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The council this week agreed to allocate $10,000 a year for the next three years to investigate potentially unsafe trees along the roads, and a further $30,000 a year to fund the removal of trees deemed unsafe and the planting of replacements.
But the council recognised the funds would not be enough to investigate all potential threats from decaying trees.
QLDC parks manager Gordon Bailey told the council it would cost about $200 per tree to investigate its stability and health, allowing for 50 trees to be investigated per year.
Mr Bailey also suggested keeping the expenditure under roading in the council budget and seeking subsidies from the New Zealand Transport Agency under the work category of "preventive maintenance".
At the council meeting, Cr Lyal Cocks questioned the need for replanting.
"I do not understand why we even plant trees along the roads. We already have plenty of trees in the district," he said.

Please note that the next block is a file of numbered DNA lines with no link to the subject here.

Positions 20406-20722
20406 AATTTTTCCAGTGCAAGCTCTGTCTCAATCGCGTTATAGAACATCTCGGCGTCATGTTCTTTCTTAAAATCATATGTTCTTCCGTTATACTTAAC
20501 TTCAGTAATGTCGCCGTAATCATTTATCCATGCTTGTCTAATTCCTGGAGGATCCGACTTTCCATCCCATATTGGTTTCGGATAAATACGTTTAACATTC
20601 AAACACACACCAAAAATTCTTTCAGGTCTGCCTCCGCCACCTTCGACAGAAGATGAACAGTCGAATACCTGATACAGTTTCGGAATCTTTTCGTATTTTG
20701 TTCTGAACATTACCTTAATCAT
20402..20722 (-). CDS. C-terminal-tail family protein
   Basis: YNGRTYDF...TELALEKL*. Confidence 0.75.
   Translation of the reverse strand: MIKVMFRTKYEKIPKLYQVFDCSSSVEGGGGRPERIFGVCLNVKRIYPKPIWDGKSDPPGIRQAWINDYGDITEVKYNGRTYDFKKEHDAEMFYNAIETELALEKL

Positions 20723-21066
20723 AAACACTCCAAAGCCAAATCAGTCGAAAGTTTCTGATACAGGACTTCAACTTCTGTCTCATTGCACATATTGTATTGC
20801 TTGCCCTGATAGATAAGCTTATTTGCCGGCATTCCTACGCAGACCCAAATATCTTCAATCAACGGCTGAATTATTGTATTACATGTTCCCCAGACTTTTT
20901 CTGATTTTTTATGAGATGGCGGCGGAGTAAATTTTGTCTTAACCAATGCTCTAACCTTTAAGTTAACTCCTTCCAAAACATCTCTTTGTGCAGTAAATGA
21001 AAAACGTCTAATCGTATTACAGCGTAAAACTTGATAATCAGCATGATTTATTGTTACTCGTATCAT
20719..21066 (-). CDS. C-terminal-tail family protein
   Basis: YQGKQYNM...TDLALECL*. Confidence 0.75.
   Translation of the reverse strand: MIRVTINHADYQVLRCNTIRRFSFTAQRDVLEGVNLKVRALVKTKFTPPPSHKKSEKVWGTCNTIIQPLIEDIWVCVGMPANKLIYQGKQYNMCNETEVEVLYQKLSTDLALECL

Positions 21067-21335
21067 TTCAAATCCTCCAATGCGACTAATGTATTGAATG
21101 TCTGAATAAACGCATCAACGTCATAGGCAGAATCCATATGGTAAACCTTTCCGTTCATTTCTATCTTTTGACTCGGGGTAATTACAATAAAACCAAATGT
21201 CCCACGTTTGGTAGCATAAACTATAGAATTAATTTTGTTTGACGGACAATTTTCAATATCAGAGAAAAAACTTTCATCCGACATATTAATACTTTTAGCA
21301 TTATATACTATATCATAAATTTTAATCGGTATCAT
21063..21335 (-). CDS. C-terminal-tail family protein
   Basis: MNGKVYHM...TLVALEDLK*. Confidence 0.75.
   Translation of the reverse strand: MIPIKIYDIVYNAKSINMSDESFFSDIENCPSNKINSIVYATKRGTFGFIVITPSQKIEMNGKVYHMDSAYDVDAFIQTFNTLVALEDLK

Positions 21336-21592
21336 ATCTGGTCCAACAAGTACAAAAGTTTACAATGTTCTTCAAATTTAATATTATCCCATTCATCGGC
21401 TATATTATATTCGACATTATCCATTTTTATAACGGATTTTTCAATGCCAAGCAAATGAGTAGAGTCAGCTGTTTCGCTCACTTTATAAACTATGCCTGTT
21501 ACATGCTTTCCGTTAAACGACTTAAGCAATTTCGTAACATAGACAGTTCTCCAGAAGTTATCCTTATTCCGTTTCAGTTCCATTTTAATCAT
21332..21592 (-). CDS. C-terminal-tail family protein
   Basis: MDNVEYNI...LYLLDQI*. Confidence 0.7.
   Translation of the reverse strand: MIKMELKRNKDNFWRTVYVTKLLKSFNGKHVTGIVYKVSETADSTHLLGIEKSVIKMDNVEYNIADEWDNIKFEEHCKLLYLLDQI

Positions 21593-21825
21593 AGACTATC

Mr Bailey presented a statement from solicitors Macalister Todd Philips law firm showing the council was responsible for all trees on road reserves, unless a licence to occupy existed, in which case the occupant was responsible for the maintenance of trees.
This prompted Mr Bailey to recommend the council be more vigilant with issuing licence to occupy agreements.
The council decided to review its tree policy to adequately consider the issue of trees on rural roads, and to prepare a tree succession plan based on the review.
A working party consisting of Crs Gillian Macleod, John R. Wilson and Leigh Overton was selected for the task.